As Christians we must grasp this truth because we see it in the Scriptures, but also because we have tasted the bitterness of our own sins and the chastening of our loving Father. The simple reality is no one can escape the truth that we shall reap what we sow. Thus, instead of celebrating and institutionalizing our sins we should be weeping over them.
Yes, our society appears to have taken a seismic shift in the wrong direction this week. The decision of the Supreme Court has the potential to leave the church and our communities anxious and troubled. And certainly, while those of us who hold to traditional marriage have a right to be concerned, I am not so certain we have need to be in despair. Yes, the highest court has redefined marriage. And for those who cannot accept this redefinition of marriage as a matter of morality and ultimate truth, we are being forced to acknowledge that the laws of this nation concerning marriage will indeed be defined against our will. Furthermore, in spite of our objections, we have no choice but to acknowledge the authority of the Supreme Court in matters of law, while never forgetting there is a Law exceeding the laws of man and that is the Law of God. This requires we embrace our calling to be good citizens and neighbors as we contend for marriage as a gift from God.
Yet we are to do so under the God’s authority and with respect for all people never forgetting the Supreme Court can do many things as it pertains to the laws of our nation, but they have no jurisdiction over Christ.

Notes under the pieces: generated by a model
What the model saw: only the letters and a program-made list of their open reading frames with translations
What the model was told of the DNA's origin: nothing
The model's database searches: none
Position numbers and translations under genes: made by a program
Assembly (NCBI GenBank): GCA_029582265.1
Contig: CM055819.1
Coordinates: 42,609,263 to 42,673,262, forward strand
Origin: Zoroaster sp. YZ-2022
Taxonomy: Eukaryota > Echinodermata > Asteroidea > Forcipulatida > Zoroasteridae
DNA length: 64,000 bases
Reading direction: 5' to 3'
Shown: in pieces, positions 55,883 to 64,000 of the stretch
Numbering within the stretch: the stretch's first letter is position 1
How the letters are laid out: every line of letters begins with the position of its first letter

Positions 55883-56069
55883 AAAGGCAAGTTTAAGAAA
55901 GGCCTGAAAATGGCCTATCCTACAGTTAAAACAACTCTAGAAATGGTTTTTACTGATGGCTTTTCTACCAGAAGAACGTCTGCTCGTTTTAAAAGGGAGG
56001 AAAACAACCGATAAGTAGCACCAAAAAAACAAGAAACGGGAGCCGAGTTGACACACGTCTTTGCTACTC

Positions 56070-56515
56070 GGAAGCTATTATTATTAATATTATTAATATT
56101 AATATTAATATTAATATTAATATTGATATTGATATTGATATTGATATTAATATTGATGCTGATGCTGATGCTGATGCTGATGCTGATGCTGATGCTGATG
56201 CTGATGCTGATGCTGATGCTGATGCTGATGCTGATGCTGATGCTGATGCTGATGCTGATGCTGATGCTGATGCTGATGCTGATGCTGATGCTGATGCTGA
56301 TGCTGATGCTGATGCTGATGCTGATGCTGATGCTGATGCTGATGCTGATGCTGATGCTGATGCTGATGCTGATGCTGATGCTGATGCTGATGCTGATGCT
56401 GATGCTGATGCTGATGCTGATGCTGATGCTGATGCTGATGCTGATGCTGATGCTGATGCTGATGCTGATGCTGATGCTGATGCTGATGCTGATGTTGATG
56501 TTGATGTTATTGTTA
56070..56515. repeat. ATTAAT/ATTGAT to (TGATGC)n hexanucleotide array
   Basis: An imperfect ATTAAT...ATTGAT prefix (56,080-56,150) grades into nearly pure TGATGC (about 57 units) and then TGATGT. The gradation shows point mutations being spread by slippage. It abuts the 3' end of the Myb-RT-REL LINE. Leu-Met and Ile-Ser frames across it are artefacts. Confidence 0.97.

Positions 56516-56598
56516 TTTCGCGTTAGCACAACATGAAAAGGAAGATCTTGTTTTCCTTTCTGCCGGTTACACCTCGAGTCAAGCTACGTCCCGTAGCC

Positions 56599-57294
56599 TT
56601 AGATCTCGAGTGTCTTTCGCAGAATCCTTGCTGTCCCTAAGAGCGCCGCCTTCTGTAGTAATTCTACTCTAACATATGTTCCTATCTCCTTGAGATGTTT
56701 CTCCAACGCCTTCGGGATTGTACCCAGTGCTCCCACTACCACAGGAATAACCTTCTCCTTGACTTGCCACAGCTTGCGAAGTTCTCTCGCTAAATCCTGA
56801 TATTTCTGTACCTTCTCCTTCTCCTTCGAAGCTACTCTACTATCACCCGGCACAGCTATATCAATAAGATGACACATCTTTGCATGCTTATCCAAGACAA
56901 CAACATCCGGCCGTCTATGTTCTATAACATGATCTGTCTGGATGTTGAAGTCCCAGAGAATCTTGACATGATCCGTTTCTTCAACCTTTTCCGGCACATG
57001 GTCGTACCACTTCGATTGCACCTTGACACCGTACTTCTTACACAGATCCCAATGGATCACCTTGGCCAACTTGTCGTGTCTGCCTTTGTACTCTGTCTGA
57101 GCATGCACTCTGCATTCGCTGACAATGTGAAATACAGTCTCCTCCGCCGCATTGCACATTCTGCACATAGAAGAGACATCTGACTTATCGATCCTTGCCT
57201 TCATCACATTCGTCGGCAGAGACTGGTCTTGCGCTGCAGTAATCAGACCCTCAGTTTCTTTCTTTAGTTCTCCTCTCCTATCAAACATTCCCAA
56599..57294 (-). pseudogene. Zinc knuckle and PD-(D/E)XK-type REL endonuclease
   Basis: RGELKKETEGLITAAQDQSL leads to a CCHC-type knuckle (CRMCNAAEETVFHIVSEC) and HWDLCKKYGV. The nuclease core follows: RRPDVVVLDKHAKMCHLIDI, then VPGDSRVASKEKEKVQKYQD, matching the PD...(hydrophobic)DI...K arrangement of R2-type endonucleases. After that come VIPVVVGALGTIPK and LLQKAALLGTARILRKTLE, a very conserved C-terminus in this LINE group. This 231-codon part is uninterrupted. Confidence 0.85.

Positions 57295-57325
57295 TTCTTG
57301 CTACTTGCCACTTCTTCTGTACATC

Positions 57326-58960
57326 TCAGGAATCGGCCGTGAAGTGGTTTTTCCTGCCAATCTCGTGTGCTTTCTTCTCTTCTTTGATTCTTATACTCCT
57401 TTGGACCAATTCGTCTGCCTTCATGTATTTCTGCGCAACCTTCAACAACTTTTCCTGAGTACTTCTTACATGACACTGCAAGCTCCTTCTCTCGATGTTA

So let us not… be anxious for anything, but in everything by prayer and supplication, with thanksgiving, let your requests be made known to God; and the peace of God, which surpasses all understanding, will guard your hearts and minds through Christ Jesus. Philippians 4:6,7
Likewise, let us never forget that God is still on the throne. He is still the sovereign Savior and His love endures forever – and to everyone. Just as the prophet Daniel reminds us:
He needs no counselor; seeks no advice. He is equally everywhere. He never wearies, sleeps or struggles. He has never been confused, thwarted or contested. He reigns supreme over every detail of the universe. “He does as he pleases with the powers of heaven and the peoples of the earth. No one can hold back his hand or say to him, ‘What have you done?’ Daniel 4:35
As Max Lucado so eloquently stated in his response to this decision, “God is still God and His word is still sure. His sovereign grace never changes. Everything else may change. But He doesn’t.”
So let us never forget that the more God-less and anti-Christian a culture might become the more imperative it is that God’s people live for the cause of Christ by exemplifying His love and grace to others to point them to the only One who can truly transform their lives. And make no mistake, this will require we respond to all people not out of our anger or frustration, but out of His grace and forgiveness. God has never intended that we treat what He calls sin with any other form of sin no matter how well intended this sin might be. As Christ-followers, we are called to be His hands, feet, and voice of love, grace, and truth. Furthermore, we can all be assured that God does not need for us to be His hand of wrath and justice. So instead of turning away from the challenges or turning away people whose ideas are indifferent to our own, let’s determine to live and model the life and teachings of Christ by loving them without compromising the truth of the Gospel of Jesus Christ.